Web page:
Why do so many hunters decide to parade through the woods the week before season and hang stands? That gives all the game in your area a heads-up just prior to your hunt, so add those chores to your spring checklist. This is also the time to establish food plots, plant trees (see the sidebar at the top of this page), mow fields, start clearing a path to your stand and have your hunting area ready for opening day. You’ll have to do a few touch-ups later in the year (such as adding herbicide to food plots and trimming shooting lanes), but have the bulk of your work done by July.
9. CONTROL PREDATORS
You and I aren’t the only ones happy when fawns hit the ground in spring. Predators—particularly coyotes—are cruising in search of food. In many areas, coyote hunting is an option throughout the year, and in the spring, they are particularly attuned to the sound of fawns in distress. Use that to your advantage. Additionally, predator hunting helps keep your skills sharp for the fall. GW
Spring is a great time to practice field-shooting positions such as standing fire off sticks. These African Sporting Creations sticks are light enough to carry and provide a stable rest—if you have practiced enough to become familiar with them. Spring is a great time to be in the woods, because you can gather a great deal of intel without scaring game just before season. Looking
for sheds is productive, because it provides insight about where bucks are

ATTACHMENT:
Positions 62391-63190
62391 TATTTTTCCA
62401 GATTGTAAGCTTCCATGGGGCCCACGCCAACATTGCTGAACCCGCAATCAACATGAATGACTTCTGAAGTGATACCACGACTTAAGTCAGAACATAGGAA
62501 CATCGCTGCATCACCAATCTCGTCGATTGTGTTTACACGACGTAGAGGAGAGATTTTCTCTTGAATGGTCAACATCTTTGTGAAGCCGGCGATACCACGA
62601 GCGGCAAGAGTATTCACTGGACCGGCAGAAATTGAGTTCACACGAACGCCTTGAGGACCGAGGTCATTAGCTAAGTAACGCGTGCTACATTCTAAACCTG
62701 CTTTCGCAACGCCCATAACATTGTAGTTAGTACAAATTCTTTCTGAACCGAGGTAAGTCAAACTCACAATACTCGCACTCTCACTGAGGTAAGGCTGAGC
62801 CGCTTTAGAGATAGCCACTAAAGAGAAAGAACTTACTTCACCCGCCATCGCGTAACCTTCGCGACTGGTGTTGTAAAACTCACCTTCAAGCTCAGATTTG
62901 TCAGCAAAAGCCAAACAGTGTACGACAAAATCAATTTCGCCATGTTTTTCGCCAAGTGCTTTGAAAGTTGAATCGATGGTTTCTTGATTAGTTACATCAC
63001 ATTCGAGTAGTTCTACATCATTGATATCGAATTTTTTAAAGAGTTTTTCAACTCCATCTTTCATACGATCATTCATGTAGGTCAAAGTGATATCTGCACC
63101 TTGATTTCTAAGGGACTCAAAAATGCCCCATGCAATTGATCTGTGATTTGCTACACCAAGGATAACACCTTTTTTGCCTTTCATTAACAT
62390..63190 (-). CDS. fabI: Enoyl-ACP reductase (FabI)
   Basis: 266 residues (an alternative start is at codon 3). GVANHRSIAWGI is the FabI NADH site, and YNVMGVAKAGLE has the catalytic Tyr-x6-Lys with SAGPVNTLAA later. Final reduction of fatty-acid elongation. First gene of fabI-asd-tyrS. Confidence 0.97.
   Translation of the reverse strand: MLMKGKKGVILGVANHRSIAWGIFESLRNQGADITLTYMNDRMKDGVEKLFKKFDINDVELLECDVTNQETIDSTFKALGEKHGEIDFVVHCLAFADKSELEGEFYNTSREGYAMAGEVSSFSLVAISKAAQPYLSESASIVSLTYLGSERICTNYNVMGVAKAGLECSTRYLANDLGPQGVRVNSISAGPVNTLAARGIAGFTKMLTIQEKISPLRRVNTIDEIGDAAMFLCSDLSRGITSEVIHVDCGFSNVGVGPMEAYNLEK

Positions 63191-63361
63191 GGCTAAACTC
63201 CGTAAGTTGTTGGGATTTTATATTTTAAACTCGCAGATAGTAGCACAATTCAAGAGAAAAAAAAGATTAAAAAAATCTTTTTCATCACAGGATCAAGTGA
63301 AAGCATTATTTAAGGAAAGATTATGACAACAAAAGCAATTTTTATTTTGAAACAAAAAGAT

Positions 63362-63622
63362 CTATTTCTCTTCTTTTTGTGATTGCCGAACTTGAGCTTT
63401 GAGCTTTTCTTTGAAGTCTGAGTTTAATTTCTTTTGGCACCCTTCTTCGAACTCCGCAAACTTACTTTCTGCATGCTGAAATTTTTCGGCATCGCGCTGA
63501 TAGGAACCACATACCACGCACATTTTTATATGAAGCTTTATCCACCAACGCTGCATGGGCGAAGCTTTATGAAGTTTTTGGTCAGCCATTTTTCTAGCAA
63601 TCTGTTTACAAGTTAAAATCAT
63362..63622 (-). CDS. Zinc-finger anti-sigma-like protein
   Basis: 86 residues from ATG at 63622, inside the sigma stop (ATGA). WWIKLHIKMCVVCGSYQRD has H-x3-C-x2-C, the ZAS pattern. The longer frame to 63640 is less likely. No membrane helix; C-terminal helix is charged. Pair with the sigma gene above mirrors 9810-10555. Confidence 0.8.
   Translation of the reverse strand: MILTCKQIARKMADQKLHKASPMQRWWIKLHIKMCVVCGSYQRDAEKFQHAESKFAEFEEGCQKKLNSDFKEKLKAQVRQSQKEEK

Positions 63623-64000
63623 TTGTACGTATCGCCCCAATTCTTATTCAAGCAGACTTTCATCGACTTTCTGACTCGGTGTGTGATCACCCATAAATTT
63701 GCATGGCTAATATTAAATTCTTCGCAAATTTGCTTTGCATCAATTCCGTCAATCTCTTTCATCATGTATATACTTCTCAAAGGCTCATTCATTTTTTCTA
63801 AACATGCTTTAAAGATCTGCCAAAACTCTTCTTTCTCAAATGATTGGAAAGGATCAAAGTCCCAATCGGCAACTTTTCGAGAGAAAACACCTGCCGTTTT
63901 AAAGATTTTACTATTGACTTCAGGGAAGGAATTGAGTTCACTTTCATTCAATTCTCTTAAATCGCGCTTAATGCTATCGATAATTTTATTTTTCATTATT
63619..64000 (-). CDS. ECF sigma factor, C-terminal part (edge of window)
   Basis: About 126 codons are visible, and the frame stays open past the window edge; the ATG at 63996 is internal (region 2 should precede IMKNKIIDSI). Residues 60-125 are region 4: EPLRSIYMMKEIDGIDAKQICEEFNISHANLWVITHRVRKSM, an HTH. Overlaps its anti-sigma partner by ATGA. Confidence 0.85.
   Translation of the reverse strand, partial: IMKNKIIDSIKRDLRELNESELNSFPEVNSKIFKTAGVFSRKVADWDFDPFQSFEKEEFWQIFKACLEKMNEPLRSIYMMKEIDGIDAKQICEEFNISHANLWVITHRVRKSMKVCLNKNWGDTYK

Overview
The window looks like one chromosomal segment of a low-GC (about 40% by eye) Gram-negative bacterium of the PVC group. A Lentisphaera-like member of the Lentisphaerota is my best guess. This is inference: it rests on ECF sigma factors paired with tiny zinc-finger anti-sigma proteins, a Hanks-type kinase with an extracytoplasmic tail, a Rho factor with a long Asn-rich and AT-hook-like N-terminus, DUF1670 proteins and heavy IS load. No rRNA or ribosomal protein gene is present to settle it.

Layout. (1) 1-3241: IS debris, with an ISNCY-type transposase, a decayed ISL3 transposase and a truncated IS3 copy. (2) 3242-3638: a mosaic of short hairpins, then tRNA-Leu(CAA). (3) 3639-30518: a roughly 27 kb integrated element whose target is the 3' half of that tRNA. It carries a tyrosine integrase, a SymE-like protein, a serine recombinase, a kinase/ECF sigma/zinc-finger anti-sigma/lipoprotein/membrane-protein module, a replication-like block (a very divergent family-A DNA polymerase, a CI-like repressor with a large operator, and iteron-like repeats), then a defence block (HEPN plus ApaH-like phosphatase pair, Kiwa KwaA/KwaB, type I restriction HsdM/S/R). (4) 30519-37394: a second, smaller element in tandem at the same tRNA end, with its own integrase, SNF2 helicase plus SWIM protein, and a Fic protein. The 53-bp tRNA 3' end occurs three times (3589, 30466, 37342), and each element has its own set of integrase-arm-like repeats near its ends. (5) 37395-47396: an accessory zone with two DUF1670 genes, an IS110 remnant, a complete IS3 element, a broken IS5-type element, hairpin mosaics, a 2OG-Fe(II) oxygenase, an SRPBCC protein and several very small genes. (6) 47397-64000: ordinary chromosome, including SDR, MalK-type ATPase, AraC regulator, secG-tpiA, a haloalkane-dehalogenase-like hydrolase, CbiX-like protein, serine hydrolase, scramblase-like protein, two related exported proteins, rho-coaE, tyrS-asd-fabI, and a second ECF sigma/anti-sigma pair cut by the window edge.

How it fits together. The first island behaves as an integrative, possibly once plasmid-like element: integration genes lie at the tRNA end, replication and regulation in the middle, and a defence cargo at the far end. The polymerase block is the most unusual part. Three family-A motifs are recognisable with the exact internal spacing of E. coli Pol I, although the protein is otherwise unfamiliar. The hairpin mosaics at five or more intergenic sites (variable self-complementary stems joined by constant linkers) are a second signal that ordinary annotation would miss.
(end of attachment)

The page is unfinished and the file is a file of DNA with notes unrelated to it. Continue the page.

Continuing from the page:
You should begin working up loads for your rifle early in the year. If you don’t hand load, this is the time to experiment with factory offerings to find one that works.
You don’t have to be in great shape for most hunts, but you do need to spend some time working out to ensure you can handle the terrain. This will increase your odds of success and decrease the chances of a hunt-ending injury.
Thinking of hunting the American West? You’d better plan on applying for tags now, because many deadlines for draws happen during the spring and early-summer months.
Spring planning will pay big dividends in the fall. Doing your homework early makes it easier to concentrate on one thing—making a clean shot—come fall.
Clearing areas around stands should be done early in the year, because too much disturbance just prior to the opener will spook game.
Early spring is a great time to set up trail cameras and determine where animals are moving. It will also give you an idea about survival rates and fawn production. There’s no off season for predator control. Knocking down coyote numbers equates to more game, and it’s also a great way to keep your skills sharp.